Many developers use the terms "library" and "framework" interchangeably. But there is a difference and being aware of it can help you make better decisions when using third-party code.

What is a library?

According to dictionary.com, a library is "a collection of manuscripts, publications and other materials for reading, viewing, listening, study or reference". In programming, a library is a collection of code.

What is a framework?

According to dictionary.com, a framework is "a skeletal structure designed to support or enclose something". In programming, a framework is a structure that is designed to support a specific use case.

How did these terms get mixed up?

When you look at the definitions, it is clear that terms refer to two different things. But it is easy to assume that a framework refers to a large library. Or that a framework is anything that changes the way you write code.

But the real difference between a library and a framework is about who is in control.

Who is in control?

With a library, the code is provided as is and it is up to you to use it however you see fit. The only thing that a library forces on you is the interface through which you interact with it. It is up to you to use the library to achieve the result that you need.

With a framework, a predefined structure is provided to you and you then code within that structure. The framework achieves a result on its own and you can only override and customize its behavior to achieve the specific result you need.

Why does this matter?

While you could get started with libraries quite easily, they have limited functionality and you will probably need to adopt other libraries to fill in the gaps. Now the responsibility is on you to ensure that this combination of libraries work well together. Since libraries don't enforce a convention, you are also responsible for creating a structure for your code.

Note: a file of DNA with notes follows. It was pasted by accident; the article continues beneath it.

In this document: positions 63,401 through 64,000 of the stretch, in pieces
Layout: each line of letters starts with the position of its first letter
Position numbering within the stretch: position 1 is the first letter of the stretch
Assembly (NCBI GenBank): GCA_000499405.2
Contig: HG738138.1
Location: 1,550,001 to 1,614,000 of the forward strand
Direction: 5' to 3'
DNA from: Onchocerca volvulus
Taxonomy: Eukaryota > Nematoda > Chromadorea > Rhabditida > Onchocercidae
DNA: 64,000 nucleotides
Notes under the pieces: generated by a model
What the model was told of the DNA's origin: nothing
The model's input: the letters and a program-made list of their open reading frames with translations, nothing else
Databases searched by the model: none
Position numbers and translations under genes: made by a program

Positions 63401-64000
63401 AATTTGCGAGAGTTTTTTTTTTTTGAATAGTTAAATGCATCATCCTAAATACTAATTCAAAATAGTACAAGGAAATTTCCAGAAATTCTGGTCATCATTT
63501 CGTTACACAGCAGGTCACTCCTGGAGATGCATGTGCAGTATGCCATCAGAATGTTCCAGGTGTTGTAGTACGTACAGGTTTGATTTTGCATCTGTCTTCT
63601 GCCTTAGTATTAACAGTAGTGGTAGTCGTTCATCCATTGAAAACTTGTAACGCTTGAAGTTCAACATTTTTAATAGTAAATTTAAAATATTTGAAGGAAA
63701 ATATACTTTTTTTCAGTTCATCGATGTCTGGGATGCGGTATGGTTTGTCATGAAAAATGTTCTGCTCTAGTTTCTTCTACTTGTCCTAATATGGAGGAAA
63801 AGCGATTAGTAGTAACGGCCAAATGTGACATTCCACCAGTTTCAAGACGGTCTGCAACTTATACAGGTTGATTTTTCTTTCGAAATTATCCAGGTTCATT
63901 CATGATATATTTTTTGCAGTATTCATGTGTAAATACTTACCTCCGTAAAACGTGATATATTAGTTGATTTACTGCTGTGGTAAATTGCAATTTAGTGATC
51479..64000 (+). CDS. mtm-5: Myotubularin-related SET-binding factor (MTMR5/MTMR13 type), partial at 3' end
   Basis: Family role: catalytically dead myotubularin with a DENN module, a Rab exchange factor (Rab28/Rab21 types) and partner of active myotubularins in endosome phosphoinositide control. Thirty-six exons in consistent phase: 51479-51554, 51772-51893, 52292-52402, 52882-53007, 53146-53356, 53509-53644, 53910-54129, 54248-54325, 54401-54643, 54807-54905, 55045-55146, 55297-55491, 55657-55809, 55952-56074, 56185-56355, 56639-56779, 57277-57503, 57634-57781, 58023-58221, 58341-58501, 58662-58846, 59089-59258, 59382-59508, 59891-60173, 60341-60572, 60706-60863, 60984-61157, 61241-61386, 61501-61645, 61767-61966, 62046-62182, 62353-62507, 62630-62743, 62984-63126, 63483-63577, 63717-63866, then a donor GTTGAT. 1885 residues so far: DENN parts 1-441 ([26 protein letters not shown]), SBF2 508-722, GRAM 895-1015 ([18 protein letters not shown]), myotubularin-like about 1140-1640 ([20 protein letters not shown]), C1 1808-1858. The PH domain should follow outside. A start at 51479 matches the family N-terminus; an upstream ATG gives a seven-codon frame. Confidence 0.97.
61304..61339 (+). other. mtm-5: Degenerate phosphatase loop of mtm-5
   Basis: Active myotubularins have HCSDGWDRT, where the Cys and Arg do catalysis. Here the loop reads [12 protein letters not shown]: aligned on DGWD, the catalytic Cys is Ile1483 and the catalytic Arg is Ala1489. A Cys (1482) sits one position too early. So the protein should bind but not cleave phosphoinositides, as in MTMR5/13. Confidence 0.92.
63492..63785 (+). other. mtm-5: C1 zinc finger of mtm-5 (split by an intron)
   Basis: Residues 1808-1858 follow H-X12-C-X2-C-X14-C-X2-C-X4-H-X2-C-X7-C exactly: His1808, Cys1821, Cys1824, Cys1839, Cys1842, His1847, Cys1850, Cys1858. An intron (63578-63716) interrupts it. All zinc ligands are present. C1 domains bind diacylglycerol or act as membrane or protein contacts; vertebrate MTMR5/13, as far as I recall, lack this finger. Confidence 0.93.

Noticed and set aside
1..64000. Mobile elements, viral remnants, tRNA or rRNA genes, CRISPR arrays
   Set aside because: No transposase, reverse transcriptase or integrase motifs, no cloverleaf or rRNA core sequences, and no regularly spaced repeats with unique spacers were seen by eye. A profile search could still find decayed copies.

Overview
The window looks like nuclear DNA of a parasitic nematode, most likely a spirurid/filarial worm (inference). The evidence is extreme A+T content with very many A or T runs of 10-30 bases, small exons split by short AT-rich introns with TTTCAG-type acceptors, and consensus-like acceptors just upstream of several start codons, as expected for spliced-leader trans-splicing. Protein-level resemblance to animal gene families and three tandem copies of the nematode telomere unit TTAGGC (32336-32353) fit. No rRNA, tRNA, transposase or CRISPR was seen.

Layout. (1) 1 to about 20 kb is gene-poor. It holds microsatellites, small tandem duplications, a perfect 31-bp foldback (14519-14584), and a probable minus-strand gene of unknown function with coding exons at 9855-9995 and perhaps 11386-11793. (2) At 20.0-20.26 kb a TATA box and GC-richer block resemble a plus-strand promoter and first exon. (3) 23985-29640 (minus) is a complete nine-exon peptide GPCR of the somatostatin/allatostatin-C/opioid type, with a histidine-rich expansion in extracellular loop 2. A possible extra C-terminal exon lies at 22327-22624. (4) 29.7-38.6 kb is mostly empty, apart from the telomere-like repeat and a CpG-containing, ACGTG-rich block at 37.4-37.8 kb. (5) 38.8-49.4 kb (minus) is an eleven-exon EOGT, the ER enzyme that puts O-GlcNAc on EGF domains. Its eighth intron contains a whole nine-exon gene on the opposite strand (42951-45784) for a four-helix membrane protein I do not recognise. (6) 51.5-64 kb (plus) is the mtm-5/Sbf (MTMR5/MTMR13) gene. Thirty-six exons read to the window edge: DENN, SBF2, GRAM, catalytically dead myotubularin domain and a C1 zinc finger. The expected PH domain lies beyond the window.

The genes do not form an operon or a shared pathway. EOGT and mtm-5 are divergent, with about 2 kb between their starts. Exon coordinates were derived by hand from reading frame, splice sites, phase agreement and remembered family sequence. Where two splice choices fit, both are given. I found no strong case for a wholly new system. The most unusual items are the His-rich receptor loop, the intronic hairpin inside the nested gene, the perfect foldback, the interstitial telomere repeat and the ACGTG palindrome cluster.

Frameworks tend to have more conventions so they can be harder to learn. But you can move faster once you are familiar with those conventions since a framework does more of the work for you. However, changing the conventions and the functionality of a framework is difficult and you can be forced to adopt practices that you don't like or are not useful for your use case.

Which is better?

There is no fixed answer to whether a framework or a library is better. Depending on your preferences and circumstances, either one could be a better fit. But it is important to consider the limitations of each before you adopt it.

In the case of a framework, this is whether the functionality it provides is worth the extra effort of understanding and adopting its conventions and whether its functionality and conventions are not too limiting.

In the case of a library, this is whether you can maintain the combination of libraries that achieves your use case and whether you are capable of adopting good conventions for using them.

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